The year 2022 has seen some absolutely terrible remakes of great films.
Matt Sobel’s Goodnight Mommy, a remake of the 2014 German film by Veronika Franz and Severin Fiala, is nowhere near those levels of badness. Neither is it a revelation though. Instead, it’s a faithful, if somewhat bowdlerized, recreation, which seems to exist mostly for American viewers who refuse to read subtitles.
Twice Is the Charm
As viewers of the original film know, the plot is based on a big twist reveal towards the end. The new version does little to tamper with it.
Identical twins Elias (Cameron Crovetti) and Lucas (Nicholas Crovetti) are dropped off at the remote vacation property where their minor celebrity mom (Naomi Watts) is recovering from facial surgery. The boys are disturbed when they see her bandaged face. Even worse, Mom is behaving somewhat erratically. She won’t sing the kids her usual lullaby, she seems to have taken up smoking. She also has an erratic and unpredictable temper.
The boys start to suspect she isn’t their mother at all, but an imposter. They try to escape, and then they try to find their real mom. The violence escalates. And then there’s the twist, which makes you reconsider everything that came before.
Naomi Watts, who spends much of the film with her face covered, does a fine job with a tricky role. She projects both sincere affection and a real capacity for violence, which keeps you wondering whether she is or isn’t what the boys think. The Crovetti twins are perhaps even better. The movie hinges on its child actors and on their negotiation of reality and fantasy worlds. If they weren’t top-notch, the whole thing would fall apart.
The main changes here from the original film are in the interest of less squick and more clarity. The German film didn’t really hold your hand much through the big reveal; you either caught on or you didn’t. This version is determined to make sure that you get the point. It throws in a flashback montage, and a lot (a lot) more exposition.
In a parallel effort to clean things up for a mainstream audience, the boys in this version don’t have a huge, repulsive bug collection. Also, no pet dies. And, in general, the violence is significantly ratcheted down. The original was unquestionably a horror movie. This one might be better characterized as psychological suspense.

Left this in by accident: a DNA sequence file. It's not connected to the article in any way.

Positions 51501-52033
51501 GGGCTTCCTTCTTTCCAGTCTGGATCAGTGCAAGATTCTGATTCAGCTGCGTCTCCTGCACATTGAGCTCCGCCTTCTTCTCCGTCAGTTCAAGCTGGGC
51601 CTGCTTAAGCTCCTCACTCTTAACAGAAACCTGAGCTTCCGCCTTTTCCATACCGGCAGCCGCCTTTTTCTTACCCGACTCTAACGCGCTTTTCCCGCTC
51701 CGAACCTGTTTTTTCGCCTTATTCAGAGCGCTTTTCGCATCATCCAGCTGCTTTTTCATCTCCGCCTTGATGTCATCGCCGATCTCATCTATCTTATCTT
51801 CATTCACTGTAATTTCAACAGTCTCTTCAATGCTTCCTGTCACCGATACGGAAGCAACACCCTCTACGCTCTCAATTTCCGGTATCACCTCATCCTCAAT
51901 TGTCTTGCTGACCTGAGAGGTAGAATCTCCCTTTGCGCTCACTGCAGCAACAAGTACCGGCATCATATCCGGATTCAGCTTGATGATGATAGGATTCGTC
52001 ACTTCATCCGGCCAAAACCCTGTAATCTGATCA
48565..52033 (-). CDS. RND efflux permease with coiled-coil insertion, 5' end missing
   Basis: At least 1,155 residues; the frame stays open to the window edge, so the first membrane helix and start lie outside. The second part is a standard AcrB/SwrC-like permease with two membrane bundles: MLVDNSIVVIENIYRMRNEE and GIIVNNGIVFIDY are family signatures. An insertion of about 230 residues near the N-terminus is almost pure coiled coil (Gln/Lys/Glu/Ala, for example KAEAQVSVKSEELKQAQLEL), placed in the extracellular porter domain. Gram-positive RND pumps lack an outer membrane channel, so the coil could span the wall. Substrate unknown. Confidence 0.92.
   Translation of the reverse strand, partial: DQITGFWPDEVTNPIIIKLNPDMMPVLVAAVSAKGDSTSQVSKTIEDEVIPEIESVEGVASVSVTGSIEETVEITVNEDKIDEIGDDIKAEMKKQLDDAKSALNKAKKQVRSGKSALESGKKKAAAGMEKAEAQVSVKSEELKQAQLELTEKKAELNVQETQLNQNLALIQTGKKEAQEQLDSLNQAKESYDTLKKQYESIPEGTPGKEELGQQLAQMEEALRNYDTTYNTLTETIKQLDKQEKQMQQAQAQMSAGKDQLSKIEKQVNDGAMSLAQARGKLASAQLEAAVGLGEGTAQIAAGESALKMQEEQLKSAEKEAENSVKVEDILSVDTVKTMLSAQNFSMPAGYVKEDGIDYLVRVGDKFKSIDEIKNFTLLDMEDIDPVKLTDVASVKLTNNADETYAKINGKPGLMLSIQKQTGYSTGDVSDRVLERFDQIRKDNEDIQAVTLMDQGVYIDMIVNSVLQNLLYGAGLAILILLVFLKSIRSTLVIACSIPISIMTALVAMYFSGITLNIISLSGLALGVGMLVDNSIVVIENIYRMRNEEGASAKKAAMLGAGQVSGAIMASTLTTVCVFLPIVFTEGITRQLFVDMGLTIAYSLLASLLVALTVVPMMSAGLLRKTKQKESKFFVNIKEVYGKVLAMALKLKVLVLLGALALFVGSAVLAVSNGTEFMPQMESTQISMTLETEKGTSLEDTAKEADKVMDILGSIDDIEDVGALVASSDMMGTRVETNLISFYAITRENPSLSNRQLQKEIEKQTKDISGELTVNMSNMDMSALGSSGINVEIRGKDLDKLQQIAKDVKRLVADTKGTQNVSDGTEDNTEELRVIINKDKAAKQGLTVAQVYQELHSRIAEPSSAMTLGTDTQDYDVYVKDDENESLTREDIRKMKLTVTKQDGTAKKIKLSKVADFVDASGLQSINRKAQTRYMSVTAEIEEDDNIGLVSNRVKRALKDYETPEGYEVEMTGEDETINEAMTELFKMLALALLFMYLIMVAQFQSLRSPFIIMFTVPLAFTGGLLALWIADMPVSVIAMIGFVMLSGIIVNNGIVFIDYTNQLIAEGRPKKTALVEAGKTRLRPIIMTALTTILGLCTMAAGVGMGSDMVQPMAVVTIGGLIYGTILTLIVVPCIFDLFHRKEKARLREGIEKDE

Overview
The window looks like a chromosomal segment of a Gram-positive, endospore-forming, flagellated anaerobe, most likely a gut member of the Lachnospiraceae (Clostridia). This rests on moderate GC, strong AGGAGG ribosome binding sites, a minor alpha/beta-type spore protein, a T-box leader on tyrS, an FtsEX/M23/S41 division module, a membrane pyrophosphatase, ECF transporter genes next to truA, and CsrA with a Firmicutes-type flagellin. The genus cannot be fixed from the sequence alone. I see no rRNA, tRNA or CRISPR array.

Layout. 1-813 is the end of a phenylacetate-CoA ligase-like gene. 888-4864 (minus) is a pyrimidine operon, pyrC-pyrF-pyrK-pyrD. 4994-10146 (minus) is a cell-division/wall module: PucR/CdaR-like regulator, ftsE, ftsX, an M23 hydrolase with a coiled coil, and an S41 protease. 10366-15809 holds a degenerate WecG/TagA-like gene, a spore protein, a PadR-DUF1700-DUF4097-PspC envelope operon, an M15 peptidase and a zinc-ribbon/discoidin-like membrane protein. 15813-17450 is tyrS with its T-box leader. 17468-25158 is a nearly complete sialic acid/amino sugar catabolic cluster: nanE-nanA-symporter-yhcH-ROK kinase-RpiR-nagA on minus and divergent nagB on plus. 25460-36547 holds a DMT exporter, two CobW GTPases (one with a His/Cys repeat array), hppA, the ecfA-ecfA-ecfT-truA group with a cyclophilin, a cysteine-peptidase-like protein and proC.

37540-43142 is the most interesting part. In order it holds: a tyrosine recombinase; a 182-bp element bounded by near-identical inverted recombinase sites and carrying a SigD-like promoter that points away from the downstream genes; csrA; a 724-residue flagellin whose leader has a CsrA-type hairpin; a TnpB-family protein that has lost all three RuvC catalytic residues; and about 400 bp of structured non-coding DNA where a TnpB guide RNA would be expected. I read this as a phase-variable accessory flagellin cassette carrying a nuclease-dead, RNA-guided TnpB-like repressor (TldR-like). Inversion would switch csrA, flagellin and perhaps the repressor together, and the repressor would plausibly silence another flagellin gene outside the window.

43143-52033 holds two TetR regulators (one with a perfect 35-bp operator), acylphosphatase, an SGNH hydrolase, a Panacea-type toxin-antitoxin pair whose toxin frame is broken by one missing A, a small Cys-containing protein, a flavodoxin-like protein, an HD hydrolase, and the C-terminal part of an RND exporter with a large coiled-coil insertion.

The most interesting scene is one which unexpectedly introduces a tinge of queasy sexuality. The boys, hidden, watch their mom dance provocatively for the mirror with her bandaged face. An odd primal scene, it underlines the ways in which children don’t always know the entirety of their parents’ lives. The movie doesn’t improve on the original for the most part, but in adding that scene, it does.
Dance With the Mom That Brung You
Improving on the original shouldn’t necessarily be that hard, though. The German Goodnight Mommy was a decent film, but not a great one. That twisty plot relies on abandoning its most interesting and powerful themes—as the remake shows once again.
The symbolic power of the film is in its representation of child abuse from a child’s perspective. Elias and Lucas’ mother is a loving, caring woman who would never hurt them. And then, at the same time, she is this other woman who flies into a rage when they lock their door, strikes them, destroys their things, and devises innovative ways to hurt them.
The boys’ conclusion that their mother is not their mother seems paranoid and fanciful. But it has a metaphorical truth. An abusive parent is the parent you love. And then she’s also someone else, a monster who has taken the loved parent’s shape.
The movie’s most effective moments are when you feel the terror of that and the helplessness. The monster who is the parent is bigger and strong. No one will help you escape from them. Your only hope is that the real mother will come back—but where is she if not standing before you?
But Goodnight Mommy, in both its iterations, almost seems scared of this insight into real terror. It backs away from it quickly, into a less charged, and less convincing, story about grief and the dangers of different doubles.
The Final Twist
The loss of emotional resonance is, again, in the interest of that big hidden revelation. This is why I am not a fan of horror movies, like The Sixth Sense, which are constructed around a big spoiler warning.
Yes, surprising the viewer can be fun if you’re in a mystery whodunnit, where solving the puzzle is the point. But if you’re dealing with lasting trauma—well, trauma isn’t exactly a surprise. It’s the absence of surprise in a lot of ways; a day after day tedious weight that you can’t shift out from under. When you’re done with watching Goodnight Mommy, in either version, you have the uncomfortable feeling that the movie you saw wasn’t the real movie, but a vision designed to keep you from thinking about the real horrors.
Goodnight Mommy drops on Amazon Prime Video September 16.
Rating: 6/10 SPECS
This article was produced and syndicated by Wealth of Geeks.
Noah Berlatsky is a freelance writer based in Chicago. His book, Wonder Woman: Bondage and Feminism in the Marston/Peter Comics was published by Rutgers University Press. He thinks the Adam West Batman is the best Batman, darn it.